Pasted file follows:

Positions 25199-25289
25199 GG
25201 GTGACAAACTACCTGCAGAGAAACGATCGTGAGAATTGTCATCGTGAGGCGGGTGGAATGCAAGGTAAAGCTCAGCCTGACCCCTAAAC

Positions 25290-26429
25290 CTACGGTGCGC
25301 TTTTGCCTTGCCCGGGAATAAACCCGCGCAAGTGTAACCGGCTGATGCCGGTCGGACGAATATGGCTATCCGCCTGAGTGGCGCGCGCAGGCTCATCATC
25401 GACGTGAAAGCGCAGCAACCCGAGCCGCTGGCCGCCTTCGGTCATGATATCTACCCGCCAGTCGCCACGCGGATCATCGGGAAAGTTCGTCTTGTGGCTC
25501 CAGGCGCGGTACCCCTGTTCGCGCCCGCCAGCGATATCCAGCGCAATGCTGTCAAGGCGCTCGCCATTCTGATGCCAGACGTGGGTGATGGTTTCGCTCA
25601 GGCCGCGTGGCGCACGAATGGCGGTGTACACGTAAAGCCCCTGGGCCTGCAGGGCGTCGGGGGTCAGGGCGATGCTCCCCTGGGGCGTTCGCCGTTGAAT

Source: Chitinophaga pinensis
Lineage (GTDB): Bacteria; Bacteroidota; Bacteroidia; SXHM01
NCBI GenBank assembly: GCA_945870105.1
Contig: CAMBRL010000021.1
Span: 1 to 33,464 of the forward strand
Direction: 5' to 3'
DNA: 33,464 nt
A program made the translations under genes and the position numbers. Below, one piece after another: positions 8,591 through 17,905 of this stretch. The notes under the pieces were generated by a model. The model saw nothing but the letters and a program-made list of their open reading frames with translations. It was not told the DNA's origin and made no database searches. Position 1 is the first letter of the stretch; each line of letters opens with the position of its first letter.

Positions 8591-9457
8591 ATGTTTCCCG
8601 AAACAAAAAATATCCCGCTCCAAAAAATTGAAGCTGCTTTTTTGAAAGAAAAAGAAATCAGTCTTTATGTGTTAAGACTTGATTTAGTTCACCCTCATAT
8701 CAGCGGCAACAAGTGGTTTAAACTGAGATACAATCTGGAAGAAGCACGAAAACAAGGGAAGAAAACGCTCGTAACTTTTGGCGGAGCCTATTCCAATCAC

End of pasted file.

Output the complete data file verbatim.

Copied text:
Positions 25199-25289
25199 GG
25201 GTGACAAACTACCTGCAGAGAAACGATCGTGAGAATTGTCATCGTGAGGCGGGTGGAATGCAAGGTAAAGCTCAGCCTGACCCCTAAAC

Positions 25290-26429
25290 CTACGGTGCGC
25301 TTTTGCCTTGCCCGGGAATAAACCCGCGCAAGTGTAACCGGCTGATGCCGGTCGGACGAATATGGCTATCCGCCTGAGTGGCGCGCGCAGGCTCATCATC
25401 GACGTGAAAGCGCAGCAACCCGAGCCGCTGGCCGCCTTCGGTCATGATATCTACCCGCCAGTCGCCACGCGGATCATCGGGAAAGTTCGTCTTGTGGCTC
25501 CAGGCGCGGTACCCCTGTTCGCGCCCGCCAGCGATATCCAGCGCAATGCTGTCAAGGCGCTCGCCATTCTGATGCCAGACGTGGGTGATGGTTTCGCTCA
25601 GGCCGCGTGGCGCACGAATGGCGGTGTACACGTAAAGCCCCTGGGCCTGCAGGGCGTCGGGGGTCAGGGCGATGCTCCCCTGGGGCGTTCGCCGTTGAAT

Source: Chitinophaga pinensis
Lineage (GTDB): Bacteria; Bacteroidota; Bacteroidia; SXHM01
NCBI GenBank assembly: GCA_945870105.1
Contig: CAMBRL010000021.1
Span: 1 to 33,464 of the forward strand
Direction: 5' to 3'
DNA: 33,464 nt
A program made the translations under genes and the position numbers. Below, one piece after another: positions 8,591 through 17,905 of this stretch. The notes under the pieces were generated by a model. The model saw nothing but the letters and a program-made list of their open reading frames with translations. It was not told the DNA's origin and made no database searches. Position 1 is the first letter of the stretch; each line of letters opens with the position of its first letter.

Positions 8591-9457
8591 ATGTTTCCCG
8601 AAACAAAAAATATCCCGCTCCAAAAAATTGAAGCTGCTTTTTTGAAAGAAAAAGAAATCAGTCTTTATGTGTTAAGACTTGATTTAGTTCACCCTCATAT
8701 CAGCGGCAACAAGTGGTTTAAACTGAGATACAATCTGGAAGAAGCACGAAAACAAGGGAAGAAAACGCTCGTAACTTTTGGCGGAGCCTATTCCAATCAC